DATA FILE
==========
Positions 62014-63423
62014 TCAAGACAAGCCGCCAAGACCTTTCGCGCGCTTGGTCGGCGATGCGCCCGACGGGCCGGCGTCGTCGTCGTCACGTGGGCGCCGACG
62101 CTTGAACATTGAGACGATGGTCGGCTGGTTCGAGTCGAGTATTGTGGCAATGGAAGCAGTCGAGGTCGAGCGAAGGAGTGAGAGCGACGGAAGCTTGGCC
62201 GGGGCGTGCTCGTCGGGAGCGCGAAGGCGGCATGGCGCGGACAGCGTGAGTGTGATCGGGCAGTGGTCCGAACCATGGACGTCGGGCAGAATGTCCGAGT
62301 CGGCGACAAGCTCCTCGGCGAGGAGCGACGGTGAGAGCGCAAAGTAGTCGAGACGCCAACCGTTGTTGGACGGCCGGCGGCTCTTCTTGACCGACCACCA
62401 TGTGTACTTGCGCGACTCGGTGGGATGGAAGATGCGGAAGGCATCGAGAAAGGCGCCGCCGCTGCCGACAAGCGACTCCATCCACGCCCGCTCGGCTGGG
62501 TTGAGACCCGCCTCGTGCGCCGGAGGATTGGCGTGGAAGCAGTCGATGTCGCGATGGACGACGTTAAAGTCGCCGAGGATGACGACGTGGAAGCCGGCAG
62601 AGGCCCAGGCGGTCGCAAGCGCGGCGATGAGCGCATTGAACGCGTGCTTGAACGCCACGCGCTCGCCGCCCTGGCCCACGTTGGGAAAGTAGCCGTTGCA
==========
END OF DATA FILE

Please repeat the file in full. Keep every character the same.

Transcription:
Positions 62014-63423
62014 TCAAGACAAGCCGCCAAGACCTTTCGCGCGCTTGGTCGGCGATGCGCCCGACGGGCCGGCGTCGTCGTCGTCACGTGGGCGCCGACG
62101 CTTGAACATTGAGACGATGGTCGGCTGGTTCGAGTCGAGTATTGTGGCAATGGAAGCAGTCGAGGTCGAGCGAAGGAGTGAGAGCGACGGAAGCTTGGCC
62201 GGGGCGTGCTCGTCGGGAGCGCGAAGGCGGCATGGCGCGGACAGCGTGAGTGTGATCGGGCAGTGGTCCGAACCATGGACGTCGGGCAGAATGTCCGAGT
62301 CGGCGACAAGCTCCTCGGCGAGGAGCGACGGTGAGAGCGCAAAGTAGTCGAGACGCCAACCGTTGTTGGACGGCCGGCGGCTCTTCTTGACCGACCACCA
62401 TGTGTACTTGCGCGACTCGGTGGGATGGAAGATGCGGAAGGCATCGAGAAAGGCGCCGCCGCTGCCGACAAGCGACTCCATCCACGCCCGCTCGGCTGGG
62501 TTGAGACCCGCCTCGTGCGCCGGAGGATTGGCGTGGAAGCAGTCGATGTCGCGATGGACGACGTTAAAGTCGCCGAGGATGACGACGTGGAAGCCGGCAG
62601 AGGCCCAGGCGGTCGCAAGCGCGGCGATGAGCGCATTGAACGCGTGCTTGAACGCCACGCGCTCGCCGCCCTGGCCCACGTTGGGAAAGTAGCCGTTGCA